At approx. 4:44 pm, Khayre called police again making similar statements as the previous call.[5] Specialist police were called in: the Critical Incident Response Team (CIRT) arrived first, followed by the Special Operations Group (SOG) who took over tactical command.[1][8] At 5:04 pm, police located the receptionist dead in the foyer.[1][8] At 5:41 pm, Khayre made a phone call to Seven News stating "This is for IS, this is for al-Qaeda".[9][1]

At approx. 6:02 pm, Khayre emerged from apartment 11 exiting the front of the complex.[5][8] Yelling and running, he fired a Nikko sawed-off over-under shotgun twice at SOG officers, who exchanged fire and killed him.[1][10][5] Three SOG officers were shot including one suffering a hand injury and another facial injuries.[1] The hostage was freed in the apartment by police and had not been harmed during the ordeal.[5][4]

Perpetrator[edit]

Born in Somalia, Khayre arrived in Australia at age 3 in 1991 as a refugee via a Kenyan refugee camp and grew up in the northern suburbs of Melbourne. Whilst at secondary school in Year 12 his grandfather died. He subsequently dropped out of school and began using drugs and alcohol, including ice to which he became addicted, and started committing criminal offences. The crimes including burglaries and thefts, assaults and an armed robbery with a knife.[11]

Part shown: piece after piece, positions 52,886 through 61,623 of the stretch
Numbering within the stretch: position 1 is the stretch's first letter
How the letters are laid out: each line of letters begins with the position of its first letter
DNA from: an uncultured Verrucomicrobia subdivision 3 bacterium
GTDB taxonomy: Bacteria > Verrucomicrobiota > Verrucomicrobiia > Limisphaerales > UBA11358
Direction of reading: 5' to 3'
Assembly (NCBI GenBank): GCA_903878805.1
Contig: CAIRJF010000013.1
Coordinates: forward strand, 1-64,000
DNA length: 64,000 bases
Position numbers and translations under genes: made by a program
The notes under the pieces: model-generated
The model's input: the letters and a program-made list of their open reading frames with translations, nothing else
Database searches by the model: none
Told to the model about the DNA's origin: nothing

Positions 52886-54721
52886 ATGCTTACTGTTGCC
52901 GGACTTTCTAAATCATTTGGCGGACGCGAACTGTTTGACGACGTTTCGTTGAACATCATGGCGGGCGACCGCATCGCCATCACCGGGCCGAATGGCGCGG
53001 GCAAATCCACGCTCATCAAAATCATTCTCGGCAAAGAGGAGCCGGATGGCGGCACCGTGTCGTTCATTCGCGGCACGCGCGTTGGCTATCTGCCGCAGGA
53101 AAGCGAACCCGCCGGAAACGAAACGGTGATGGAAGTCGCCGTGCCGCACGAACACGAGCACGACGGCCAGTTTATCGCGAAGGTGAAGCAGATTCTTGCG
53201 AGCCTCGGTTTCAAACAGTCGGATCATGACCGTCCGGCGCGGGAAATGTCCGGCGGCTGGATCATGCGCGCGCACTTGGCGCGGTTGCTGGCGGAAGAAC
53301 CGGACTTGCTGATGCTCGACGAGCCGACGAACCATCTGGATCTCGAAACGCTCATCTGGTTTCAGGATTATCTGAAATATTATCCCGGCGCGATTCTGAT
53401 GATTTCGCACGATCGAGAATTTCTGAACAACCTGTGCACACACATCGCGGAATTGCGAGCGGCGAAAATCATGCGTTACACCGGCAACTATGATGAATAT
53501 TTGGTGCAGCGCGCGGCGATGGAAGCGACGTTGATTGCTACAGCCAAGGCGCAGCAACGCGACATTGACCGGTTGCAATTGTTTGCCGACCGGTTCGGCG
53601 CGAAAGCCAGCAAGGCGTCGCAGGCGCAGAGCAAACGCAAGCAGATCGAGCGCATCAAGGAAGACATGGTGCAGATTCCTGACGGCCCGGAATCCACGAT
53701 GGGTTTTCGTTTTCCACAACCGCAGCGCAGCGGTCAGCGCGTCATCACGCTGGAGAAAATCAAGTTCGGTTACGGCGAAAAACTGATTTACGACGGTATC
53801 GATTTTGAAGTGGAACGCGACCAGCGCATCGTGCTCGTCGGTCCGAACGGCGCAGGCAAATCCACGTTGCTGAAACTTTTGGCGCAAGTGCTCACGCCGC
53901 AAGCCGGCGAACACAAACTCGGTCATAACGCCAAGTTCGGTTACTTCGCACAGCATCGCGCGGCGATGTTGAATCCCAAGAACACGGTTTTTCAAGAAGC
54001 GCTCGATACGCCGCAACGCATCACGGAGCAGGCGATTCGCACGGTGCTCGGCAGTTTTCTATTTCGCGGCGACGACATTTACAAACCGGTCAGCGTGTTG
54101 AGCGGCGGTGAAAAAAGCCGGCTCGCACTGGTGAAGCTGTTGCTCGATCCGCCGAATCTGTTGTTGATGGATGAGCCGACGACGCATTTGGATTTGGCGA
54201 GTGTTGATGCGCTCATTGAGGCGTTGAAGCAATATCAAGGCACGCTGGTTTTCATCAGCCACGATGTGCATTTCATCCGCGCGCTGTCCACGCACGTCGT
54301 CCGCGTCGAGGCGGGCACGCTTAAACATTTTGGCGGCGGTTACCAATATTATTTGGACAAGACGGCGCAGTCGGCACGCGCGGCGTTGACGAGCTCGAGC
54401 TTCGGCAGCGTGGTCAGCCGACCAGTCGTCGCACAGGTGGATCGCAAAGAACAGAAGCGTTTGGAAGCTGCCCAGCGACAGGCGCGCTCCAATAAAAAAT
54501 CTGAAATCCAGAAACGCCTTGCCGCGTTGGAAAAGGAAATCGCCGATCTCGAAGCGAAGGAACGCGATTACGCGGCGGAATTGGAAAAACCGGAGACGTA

In April 2009, he travelled back to Somalia, where he is alleged to have undertaken military training with the militant Islamist group Al-Shabaab, with a view to participating in Somali insurgency against that country's government.[12][13] Whilst in Somalia, he successfully sought from a sheikh a fatwa, a religious order, that police alleged was to authorise a terrorist attack in Australia.[13] After he returned to Australia in July 2009, he was charged, along with others, with conspiracy to commit a terrorist attack on the Holsworthy Army Barracks. At his trial, his lawyer argued that the fatwa was to do with fraud and obtaining money to support Al-Shabaab in Somalia.[14] He was acquitted in December 2010 having spent 16 months in prison on remand.[14][11]